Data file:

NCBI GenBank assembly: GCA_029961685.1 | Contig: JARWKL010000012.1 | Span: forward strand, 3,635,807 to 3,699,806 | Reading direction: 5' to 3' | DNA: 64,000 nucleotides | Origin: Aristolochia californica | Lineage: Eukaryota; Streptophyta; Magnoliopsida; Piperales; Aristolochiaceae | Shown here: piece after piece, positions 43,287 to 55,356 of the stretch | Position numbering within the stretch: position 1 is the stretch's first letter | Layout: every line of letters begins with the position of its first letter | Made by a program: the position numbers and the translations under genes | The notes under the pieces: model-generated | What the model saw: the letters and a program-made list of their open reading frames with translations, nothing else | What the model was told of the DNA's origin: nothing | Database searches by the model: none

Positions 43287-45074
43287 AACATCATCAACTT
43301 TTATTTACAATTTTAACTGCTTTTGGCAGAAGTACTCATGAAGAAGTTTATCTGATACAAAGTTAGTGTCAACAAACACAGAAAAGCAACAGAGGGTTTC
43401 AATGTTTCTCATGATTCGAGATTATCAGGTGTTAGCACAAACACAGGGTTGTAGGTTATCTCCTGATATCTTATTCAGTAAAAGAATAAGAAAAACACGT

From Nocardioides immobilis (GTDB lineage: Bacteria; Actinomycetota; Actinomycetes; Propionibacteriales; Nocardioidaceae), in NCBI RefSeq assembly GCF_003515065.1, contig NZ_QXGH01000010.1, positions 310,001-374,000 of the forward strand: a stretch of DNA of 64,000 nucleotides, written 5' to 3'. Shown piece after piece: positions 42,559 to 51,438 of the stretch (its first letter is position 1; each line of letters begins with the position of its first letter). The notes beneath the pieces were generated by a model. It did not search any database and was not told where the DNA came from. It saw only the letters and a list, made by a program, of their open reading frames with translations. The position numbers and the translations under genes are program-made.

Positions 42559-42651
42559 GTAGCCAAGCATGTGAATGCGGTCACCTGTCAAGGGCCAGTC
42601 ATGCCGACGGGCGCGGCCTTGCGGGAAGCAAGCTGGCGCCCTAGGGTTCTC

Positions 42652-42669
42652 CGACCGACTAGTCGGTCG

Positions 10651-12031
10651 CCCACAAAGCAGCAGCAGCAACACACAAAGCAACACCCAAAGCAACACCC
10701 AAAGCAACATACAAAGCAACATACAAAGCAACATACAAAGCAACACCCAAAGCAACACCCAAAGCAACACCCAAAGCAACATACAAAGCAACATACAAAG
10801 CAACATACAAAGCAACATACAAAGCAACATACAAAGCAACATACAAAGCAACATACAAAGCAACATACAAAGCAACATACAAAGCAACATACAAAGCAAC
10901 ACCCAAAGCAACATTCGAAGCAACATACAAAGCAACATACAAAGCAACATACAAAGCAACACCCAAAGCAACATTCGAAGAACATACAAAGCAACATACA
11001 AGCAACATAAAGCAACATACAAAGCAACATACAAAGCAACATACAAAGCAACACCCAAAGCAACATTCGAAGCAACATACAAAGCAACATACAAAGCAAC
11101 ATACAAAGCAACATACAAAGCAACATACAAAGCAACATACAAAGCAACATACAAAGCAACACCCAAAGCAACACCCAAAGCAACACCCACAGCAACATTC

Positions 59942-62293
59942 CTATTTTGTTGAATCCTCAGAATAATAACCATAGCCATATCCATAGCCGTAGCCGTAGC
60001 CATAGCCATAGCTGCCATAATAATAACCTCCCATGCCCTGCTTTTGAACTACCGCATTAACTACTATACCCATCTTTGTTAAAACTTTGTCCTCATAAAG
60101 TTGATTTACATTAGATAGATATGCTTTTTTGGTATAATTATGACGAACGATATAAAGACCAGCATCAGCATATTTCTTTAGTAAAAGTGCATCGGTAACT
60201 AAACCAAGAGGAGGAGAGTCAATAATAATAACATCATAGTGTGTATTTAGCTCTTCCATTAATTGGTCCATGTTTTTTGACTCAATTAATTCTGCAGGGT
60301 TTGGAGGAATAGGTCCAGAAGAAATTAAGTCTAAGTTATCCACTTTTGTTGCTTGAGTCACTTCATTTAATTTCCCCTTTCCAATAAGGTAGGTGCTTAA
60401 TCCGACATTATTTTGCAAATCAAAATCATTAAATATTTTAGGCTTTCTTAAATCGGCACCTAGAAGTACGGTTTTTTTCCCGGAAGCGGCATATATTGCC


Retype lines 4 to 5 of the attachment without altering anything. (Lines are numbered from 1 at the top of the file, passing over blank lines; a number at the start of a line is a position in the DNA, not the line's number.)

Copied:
43301 TTATTTACAATTTTAACTGCTTTTGGCAGAAGTACTCATGAAGAAGTTTATCTGATACAAAGTTAGTGTCAACAAACACAGAAAAGCAACAGAGGGTTTC
43401 AATGTTTCTCATGATTCGAGATTATCAGGTGTTAGCACAAACACAGGGTTGTAGGTTATCTCCTGATATCTTATTCAGTAAAAGAATAAGAAAAACACGT